Anxiety Cheet Sheet

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Understanding anxiety symptoms is one of the first, and most important aspects of managing these uncomfortable feelings. Your therapist may describe this first step as “psychoeducation.” The reason this is so critical, is because it helps demystify anxiety. I often hear anxiety described as an uncontrollable entity that takes over, leaving the sufferer completely helpless. It may certainly feel this way at times, but it is important to look at anxiety as something that we experience, not something that happens to us. The key difference between the two is control. Anxiety tends to follow a predictable pattern. The good news is that the more we understand this pattern, and the role we have in it, the more we realize the control we have in managing these feelings. 

The following is a list of key anxiety points I will often use in psychoeducation. I sometimes refer to this list as a “cheat sheet” as it can be helpful to keep on hand and review if anxious feelings come up. These are meant to help demystify anxiety, make sense of uncomfortable feelings, help establish a sense of control, and help clients see the areas in which they are contributing to their own experience of anxiety. 

  • Feelings are not facts. Just because I am feeling anxious or feeling scared, doesn’t mean that I am unsafe, or in danger.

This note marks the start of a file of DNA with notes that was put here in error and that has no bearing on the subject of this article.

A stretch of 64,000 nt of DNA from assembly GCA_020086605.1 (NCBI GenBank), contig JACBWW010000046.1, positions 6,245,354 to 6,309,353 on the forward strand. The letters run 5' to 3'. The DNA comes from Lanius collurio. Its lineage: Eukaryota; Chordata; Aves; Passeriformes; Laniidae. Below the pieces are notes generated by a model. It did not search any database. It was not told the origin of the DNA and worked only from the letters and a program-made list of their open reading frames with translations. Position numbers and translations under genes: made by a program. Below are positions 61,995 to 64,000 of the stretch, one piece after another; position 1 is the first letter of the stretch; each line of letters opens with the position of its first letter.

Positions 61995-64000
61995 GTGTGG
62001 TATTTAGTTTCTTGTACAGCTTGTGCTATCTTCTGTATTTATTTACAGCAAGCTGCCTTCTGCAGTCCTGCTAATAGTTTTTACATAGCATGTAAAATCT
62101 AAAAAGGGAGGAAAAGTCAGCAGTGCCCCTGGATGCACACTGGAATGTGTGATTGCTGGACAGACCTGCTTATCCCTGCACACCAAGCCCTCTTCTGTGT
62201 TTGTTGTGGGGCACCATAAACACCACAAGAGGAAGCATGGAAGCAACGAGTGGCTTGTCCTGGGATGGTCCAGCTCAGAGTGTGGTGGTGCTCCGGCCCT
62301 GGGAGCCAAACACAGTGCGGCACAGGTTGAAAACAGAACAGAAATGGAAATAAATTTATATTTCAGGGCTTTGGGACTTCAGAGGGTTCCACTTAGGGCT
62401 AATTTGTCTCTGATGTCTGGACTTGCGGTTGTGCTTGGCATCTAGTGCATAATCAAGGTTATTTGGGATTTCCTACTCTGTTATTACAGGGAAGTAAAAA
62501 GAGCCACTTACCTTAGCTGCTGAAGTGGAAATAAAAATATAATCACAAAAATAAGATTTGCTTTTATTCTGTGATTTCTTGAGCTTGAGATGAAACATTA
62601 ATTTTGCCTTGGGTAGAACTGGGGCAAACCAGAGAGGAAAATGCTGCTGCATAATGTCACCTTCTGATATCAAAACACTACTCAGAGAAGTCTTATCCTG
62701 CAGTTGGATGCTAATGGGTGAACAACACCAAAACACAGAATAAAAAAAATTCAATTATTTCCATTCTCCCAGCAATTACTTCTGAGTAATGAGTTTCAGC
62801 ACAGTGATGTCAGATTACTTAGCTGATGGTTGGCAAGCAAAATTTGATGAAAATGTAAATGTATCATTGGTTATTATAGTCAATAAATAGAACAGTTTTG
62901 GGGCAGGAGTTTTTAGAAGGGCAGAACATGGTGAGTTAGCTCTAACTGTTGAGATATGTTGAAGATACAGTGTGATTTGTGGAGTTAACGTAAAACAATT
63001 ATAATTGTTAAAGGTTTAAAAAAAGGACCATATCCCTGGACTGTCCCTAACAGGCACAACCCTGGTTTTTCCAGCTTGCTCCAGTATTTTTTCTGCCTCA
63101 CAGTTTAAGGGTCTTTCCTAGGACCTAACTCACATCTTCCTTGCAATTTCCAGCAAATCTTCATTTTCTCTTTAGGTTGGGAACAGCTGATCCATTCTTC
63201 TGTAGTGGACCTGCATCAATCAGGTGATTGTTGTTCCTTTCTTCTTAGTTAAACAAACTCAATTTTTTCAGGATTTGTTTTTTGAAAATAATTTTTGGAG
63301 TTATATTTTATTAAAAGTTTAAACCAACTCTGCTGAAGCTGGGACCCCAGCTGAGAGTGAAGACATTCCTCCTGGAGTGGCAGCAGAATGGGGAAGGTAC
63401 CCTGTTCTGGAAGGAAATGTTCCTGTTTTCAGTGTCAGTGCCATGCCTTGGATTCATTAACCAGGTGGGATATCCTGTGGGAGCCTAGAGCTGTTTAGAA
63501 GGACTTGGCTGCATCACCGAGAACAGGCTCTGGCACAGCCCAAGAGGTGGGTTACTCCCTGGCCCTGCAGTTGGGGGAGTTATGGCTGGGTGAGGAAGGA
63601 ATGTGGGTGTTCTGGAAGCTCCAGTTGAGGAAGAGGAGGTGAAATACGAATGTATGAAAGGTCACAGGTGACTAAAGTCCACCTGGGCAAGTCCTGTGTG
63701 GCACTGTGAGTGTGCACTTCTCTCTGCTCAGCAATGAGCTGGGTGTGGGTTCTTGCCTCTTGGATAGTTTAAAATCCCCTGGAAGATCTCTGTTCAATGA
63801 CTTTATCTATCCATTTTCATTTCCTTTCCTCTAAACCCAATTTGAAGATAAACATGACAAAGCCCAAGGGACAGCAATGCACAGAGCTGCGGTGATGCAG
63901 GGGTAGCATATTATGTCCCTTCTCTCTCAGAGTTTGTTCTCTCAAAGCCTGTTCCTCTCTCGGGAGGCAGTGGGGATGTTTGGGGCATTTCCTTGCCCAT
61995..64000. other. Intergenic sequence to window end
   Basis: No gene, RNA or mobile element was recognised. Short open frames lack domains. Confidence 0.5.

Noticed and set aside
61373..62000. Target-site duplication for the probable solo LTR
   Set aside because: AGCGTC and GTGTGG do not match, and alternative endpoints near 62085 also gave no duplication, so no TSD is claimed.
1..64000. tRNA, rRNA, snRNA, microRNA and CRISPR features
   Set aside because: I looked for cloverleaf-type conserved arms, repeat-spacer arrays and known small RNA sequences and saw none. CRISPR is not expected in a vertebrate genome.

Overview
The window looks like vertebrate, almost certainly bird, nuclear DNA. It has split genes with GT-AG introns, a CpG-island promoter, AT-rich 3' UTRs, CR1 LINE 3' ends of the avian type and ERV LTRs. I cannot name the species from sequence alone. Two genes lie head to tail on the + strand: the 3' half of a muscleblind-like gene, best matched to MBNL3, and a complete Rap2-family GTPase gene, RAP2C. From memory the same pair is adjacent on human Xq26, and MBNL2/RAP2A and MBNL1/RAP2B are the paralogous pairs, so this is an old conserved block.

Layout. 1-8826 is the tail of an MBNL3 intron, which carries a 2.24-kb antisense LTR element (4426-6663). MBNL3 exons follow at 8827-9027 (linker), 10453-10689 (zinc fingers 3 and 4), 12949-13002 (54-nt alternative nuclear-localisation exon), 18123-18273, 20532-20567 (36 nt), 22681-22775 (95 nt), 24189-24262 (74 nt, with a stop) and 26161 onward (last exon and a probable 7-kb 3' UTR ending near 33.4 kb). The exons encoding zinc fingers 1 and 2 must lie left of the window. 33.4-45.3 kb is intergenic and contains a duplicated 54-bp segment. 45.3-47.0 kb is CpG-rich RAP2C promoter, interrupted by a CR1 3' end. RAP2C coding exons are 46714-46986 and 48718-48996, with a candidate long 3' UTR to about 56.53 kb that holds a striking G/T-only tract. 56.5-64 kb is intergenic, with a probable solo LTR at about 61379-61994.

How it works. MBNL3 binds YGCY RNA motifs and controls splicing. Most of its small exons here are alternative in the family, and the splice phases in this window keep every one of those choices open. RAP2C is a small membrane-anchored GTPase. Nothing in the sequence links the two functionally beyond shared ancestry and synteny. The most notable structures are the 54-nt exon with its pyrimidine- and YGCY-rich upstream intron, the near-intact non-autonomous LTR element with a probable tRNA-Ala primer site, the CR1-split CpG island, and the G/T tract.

• Anxiety, stress, and fear will pass. There has never been an instance of anxiety that has harmed or killed you. You know this because you are here today.
  • It is not situations or triggers that give you anxiety, rather it’s your thoughts about those situations and triggers that give you anxiety 
  • Anxiety is cyclical, meaning a situation may trigger our fear or negative thoughts (ex: what if something goes wrong?) negative thoughts trigger adrenaline released in the body, which leads to an increase in more anxiety symptoms (increased heart rate, etc.) which then lead to more negative thoughts, and so on. 
  • Anxiety is predictable since it follows this same cyclical pattern listed above. This means that all we have to do to stop anxiety, is interrupt this cycle. We interrupt this cycle by how we interact with and change our thoughts. 
  • Since anxiety is predictable, it is also controllable. We control anxiety through our thoughts.
  • Anxiety is an increase of adrenaline in the body. Certain thoughts are responsible for this increase in adrenaline. These thoughts include “what if” thoughts.
  • If I can decrease or correct these “what if” thoughts, I can also decrease the adrenaline released in my body.
  • Each time I have a “what if” thought, I can replace it with “it doesn’t matter if” or “I’ll be okay regardless.”
  • By replacing “what if thoughts” I am interrupting the anxiety-adrenaline cycle. 

Today's the day to make a change.